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Crants, 19 others sued in theft claim
By Wendy Lee • THE TENNESSEAN • May 21, 2009
A former business partner is suing several entities connected to past Corrections Corporation of America CEO Doctor R. Crants Jr., accusing the groups of taking stolen money from a homeland security company both men worked on.
Bruce Siddle said in a federal lawsuit filed in the Southern District of Illinois that apparently 19 defendants knowingly accepted a total of more than $27.3 million stolen or unlawfully taken from Homeland Security Corp. The money could have been illegally taken from Siddle, his wife, a trust or Siddle's company PCCT Management Systems Inc., the lawsuit said.
The suit, filed in U.S. District Court in Illinois on Tuesday, is asking for more than $81.9 million in damages and names as defendants companies and individuals ranging from Connectgov Inc. to Lattimore Black Morgan & Cain that handled the accounting services to Homeland Security Corp.
"All allegations of misconduct about LBMC are just false," said Larry Thrailkill, the accounting firm's outside counsel. "They will be defending the litigation very vigorously."
Siddle's involvement with Homeland Security Corp. began after the Sept. 11 terrorist attacks, when he agreed to have all of PPCT stocks purchased by Homeland Security Corp. Crants founded Homeland Security Corp. in 2001 after he was ousted from Nashville-based prison operator Corrections Corporation of America.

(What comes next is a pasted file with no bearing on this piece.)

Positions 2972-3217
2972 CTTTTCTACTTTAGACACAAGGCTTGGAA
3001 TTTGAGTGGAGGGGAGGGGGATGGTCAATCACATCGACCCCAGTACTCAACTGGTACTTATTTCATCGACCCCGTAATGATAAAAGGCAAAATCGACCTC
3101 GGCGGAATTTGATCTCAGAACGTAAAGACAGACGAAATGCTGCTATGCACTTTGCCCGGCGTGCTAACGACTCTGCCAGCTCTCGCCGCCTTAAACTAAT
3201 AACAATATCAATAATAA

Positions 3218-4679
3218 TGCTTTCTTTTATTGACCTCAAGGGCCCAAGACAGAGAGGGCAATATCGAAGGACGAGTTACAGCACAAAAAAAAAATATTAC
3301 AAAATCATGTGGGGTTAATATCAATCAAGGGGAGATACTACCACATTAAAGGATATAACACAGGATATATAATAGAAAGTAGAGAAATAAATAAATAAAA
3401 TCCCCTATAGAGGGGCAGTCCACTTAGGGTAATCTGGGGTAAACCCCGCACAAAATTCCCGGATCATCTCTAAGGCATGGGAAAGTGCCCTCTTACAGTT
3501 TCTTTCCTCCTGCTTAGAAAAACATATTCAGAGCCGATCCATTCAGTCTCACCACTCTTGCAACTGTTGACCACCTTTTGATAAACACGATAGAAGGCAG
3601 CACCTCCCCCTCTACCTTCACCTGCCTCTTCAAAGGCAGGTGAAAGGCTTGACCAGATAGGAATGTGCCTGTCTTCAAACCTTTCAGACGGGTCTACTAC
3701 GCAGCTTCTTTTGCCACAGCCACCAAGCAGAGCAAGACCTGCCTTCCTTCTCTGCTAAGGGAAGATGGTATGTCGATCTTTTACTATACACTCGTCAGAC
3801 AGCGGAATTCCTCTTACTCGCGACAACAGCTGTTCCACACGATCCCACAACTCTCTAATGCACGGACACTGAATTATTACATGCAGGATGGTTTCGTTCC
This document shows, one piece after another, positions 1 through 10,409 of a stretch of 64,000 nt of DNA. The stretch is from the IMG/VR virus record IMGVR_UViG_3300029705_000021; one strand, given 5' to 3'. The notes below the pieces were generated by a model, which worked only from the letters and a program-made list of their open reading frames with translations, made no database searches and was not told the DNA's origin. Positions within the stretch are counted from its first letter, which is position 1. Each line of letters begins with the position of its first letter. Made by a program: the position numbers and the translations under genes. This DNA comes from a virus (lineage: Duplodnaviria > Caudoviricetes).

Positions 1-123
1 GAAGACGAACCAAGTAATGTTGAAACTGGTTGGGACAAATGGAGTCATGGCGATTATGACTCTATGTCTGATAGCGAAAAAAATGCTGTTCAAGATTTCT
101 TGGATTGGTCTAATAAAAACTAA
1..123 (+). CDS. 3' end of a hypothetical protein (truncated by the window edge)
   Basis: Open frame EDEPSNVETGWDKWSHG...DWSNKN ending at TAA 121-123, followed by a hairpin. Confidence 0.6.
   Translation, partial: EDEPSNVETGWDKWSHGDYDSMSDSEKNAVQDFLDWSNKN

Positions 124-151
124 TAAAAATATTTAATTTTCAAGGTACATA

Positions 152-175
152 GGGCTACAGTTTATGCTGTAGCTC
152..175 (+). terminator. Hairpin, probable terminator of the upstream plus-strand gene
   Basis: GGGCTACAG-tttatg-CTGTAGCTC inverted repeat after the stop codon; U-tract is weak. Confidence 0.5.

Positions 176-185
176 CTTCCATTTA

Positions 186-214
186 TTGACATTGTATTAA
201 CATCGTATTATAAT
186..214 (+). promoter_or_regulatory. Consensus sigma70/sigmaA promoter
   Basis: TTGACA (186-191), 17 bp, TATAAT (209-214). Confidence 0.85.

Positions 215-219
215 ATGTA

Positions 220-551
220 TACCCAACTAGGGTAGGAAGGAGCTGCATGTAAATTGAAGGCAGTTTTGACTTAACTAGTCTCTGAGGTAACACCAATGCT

Working together, Siddle and Crants went after contracts, including a deal that involved training 80,000 baggage screeners for the U.S. Transportation Security Administration after the Sept. 11 attacks. The company also trained air marshals for Delta Air Lines.
Siddle sued Crants last year, alleging in part that Crants bilked Homeland Security Corp. of more than $41 million through self-dealings and embezzlement.
Siddle also listed others as defendants — including Crants' son, D. Robert Crants III, as allegedly defrauding Homeland Security Corp. and others who allegedly assisted the racketeering activity. That case is still pending in federal court in Nashville.
Bill Brewer, the attorney for Crants' son, said the claims against his client "lack any merit at all."
"It's one of these filings where fiction seems to have overtaken an investigation of the facts," Brewer said.
An attorney representing Crants did not immediately return a call for comment.
Wendy Lee can be reached at 615-259-8092 or firstname.lastname@example.org.